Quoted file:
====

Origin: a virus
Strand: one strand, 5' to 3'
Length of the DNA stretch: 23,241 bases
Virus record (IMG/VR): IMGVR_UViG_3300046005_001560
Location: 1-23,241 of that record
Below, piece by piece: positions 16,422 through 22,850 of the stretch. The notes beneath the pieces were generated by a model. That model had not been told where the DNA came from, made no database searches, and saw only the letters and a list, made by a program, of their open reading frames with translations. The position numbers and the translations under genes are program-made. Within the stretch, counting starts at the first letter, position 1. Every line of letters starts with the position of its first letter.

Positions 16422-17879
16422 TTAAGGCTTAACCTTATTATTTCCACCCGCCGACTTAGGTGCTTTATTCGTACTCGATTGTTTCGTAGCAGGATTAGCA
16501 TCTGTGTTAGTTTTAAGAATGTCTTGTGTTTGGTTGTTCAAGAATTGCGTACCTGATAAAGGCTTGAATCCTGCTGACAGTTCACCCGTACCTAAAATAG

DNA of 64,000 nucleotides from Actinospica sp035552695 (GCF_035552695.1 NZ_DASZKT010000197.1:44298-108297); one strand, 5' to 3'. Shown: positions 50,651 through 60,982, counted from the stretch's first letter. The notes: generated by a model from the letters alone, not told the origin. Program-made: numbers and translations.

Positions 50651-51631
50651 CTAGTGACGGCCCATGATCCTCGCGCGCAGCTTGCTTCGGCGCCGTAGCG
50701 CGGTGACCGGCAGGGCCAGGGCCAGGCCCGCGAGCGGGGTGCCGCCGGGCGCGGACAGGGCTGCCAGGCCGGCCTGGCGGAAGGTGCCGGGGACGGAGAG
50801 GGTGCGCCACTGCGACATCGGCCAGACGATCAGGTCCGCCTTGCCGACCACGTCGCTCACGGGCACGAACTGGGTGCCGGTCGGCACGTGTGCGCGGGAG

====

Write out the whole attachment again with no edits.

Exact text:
Origin: a virus
Strand: one strand, 5' to 3'
Length of the DNA stretch: 23,241 bases
Virus record (IMG/VR): IMGVR_UViG_3300046005_001560
Location: 1-23,241 of that record
Below, piece by piece: positions 16,422 through 22,850 of the stretch. The notes beneath the pieces were generated by a model. That model had not been told where the DNA came from, made no database searches, and saw only the letters and a list, made by a program, of their open reading frames with translations. The position numbers and the translations under genes are program-made. Within the stretch, counting starts at the first letter, position 1. Every line of letters starts with the position of its first letter.

Positions 16422-17879
16422 TTAAGGCTTAACCTTATTATTTCCACCCGCCGACTTAGGTGCTTTATTCGTACTCGATTGTTTCGTAGCAGGATTAGCA
16501 TCTGTGTTAGTTTTAAGAATGTCTTGTGTTTGGTTGTTCAAGAATTGCGTACCTGATAAAGGCTTGAATCCTGCTGACAGTTCACCCGTACCTAAAATAG

DNA of 64,000 nucleotides from Actinospica sp035552695 (GCF_035552695.1 NZ_DASZKT010000197.1:44298-108297); one strand, 5' to 3'. Shown: positions 50,651 through 60,982, counted from the stretch's first letter. The notes: generated by a model from the letters alone, not told the origin. Program-made: numbers and translations.

Positions 50651-51631
50651 CTAGTGACGGCCCATGATCCTCGCGCGCAGCTTGCTTCGGCGCCGTAGCG
50701 CGGTGACCGGCAGGGCCAGGGCCAGGCCCGCGAGCGGGGTGCCGCCGGGCGCGGACAGGGCTGCCAGGCCGGCCTGGCGGAAGGTGCCGGGGACGGAGAG
50801 GGTGCGCCACTGCGACATCGGCCAGACGATCAGGTCCGCCTTGCCGACCACGTCGCTCACGGGCACGAACTGGGTGCCGGTCGGCACGTGTGCGCGGGAG